Wednesday, June 6, 2007

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Score one against the Blinder-Friedman hypothesis

One of the difficulties with the Blinder-Friedman hypothesis is that it can't really be tested right now (though perhaps this is where Blinder and Friedman disagree. Friedman already thinks the world is flat, whereas Blinder just thinks it will be much, much flatter over the next few decades).

Nevertheless, one would expect the industrial organization of call centers to closely resemble the future according to Blinder and Friedman. These were the jobs that everyone was yammering about disappearing a half-decade ago. Does this sector look flat?

Thanks to Cornell University's Industrial and Labor Relations school, we now have some data... and most of it does not support the Blinder-Friedman hypothesis. From the press release:

Contrary to what many people think, most call centers serving U.S. customers -- service centers in remote locations that handle telephone and Web-based inquiries -- are operated in the United States, not in India or other overseas locations.

So said Rosemary Batt, the Alice H. Cook Professor of Women and Work and professor of human resource studies at Cornell's ILR School (industrial and labor relations) and a lead author of a report on the largest-scale study to examine call center management and employment practices in Asia, Africa, South America, North America and Europe, covering almost 2,500 centers in 17 countries.

The study, "The Global Call Center Report: International Perspectives on Management and Employment," was a collaborative effort involving more than 40 scholars from 20 countries....

The large majority of centers around the world -- except India -- serve their own domestic markets and consumers. There is no common global face to call centers, since they tend to take on the character of their respective countries and regions based on that country's or region's laws, customs and norms....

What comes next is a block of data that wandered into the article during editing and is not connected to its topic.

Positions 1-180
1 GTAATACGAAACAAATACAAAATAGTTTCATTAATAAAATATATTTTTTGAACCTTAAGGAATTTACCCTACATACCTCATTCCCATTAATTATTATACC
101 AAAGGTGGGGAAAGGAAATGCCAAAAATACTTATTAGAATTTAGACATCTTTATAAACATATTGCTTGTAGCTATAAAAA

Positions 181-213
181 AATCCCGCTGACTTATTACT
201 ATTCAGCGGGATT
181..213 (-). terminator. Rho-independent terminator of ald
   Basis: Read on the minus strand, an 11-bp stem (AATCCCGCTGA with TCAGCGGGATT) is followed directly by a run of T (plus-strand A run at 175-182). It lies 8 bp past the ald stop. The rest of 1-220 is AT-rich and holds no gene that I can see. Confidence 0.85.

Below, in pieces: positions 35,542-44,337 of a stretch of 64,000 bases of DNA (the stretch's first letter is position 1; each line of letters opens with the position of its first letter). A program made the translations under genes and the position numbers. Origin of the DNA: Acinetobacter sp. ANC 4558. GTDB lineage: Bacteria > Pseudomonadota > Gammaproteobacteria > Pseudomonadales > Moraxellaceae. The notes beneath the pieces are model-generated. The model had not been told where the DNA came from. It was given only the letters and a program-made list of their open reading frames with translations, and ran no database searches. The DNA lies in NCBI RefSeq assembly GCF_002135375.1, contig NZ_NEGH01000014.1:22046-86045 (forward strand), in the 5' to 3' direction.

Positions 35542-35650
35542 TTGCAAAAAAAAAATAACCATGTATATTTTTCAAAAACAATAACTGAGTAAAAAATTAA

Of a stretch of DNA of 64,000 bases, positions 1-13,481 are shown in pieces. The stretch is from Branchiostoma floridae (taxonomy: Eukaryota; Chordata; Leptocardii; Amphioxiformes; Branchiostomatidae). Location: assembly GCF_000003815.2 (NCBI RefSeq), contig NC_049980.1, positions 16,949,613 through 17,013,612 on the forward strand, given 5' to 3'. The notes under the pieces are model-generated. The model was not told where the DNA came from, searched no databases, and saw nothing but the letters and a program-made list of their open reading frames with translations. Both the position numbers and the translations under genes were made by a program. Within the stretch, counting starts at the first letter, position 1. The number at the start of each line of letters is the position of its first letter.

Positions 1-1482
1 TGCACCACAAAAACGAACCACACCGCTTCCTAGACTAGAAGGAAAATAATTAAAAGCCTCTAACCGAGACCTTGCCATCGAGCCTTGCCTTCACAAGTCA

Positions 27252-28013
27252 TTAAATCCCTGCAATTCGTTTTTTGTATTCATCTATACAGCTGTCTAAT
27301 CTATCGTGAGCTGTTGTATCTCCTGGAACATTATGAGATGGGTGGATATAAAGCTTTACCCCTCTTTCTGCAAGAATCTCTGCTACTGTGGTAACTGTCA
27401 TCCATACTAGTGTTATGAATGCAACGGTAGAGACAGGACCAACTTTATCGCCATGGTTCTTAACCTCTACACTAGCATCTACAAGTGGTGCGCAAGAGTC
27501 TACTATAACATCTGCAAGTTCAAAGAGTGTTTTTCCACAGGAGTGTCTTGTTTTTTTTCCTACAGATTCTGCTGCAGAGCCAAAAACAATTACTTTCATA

Two-thirds of all call centers are in-house operations, serving a firm's own customers. Subcontractors operate the remaining one-third of centers. In-house centers across all countries have lower turnover rates and higher quality jobs than subcontracted ones.

From the executive summary:
The mobility of call center operations has led many to view this sector as a paradigmatic case of the globalization of service work. And we find that the call center sector looks quite similar across countries in terms of its markets, service offerings, and organizational features. But beyond these similarities, we find that call center workplaces take on the character of their own countries and regions, based on distinct laws, customs, institutions, and norms. The ‘globalization’ of call center activities has a remarkably national face....

Call centers typically serve national rather than international markets. Eighty-six percent serve their local, regional, or national market.

If the world is getting flatter, it's happening at a rather glacial pace.

posted by Dan on 06.06.07 at 09:18 AM


Fourteen percent of call centers serve international markets? That's amazing evidence of service globalization given all of the countervailing incentives *not* to outsource calling centers.

I think if you want to argue this is "glacial," you need to provide some evidence about the rate of change over time.

posted by: Daniel Nexon on 06.06.07 at 09:18 AM [permalink]

I agree with Mr. Nexon: this report does not address the main issues that anti-globalists have: that jobs are leaving the country at a (fill in adjective) rate. There was no comparison (that I could see from a brief reading) of the past, present and future location of American-oriented call centers.

posted by: Klug on 06.06.07 at 09:18 AM [permalink]

This reminds me of Gene Weingarten's piece in the Post magazine called Hack for Hire in which he parodies outsourced journalism.

As for the rate of change, do we expect a slowing rate, as the "low hanging fruit" are picked, or a quickening rate, as people master the learning curve?

posted by: Bill Harshaw on 06.06.07 at 09:18 AM [permalink]

I'm just praying to whatever gods will actually listen that this completely moronic invention of Friedman (i.e. "world is flat") will die a mercifully quick death.

Words mean things and we can argue about the actual concept without propagating a moron's misunderstanding of the term "level playing field".

I mean, dear god, this is supposed to be an educated forum for discussion. Can we at least pretend to be educated human beings?

It's just simply embarrassing.

posted by: Azael on 06.06.07 at 09:18 AM [permalink]

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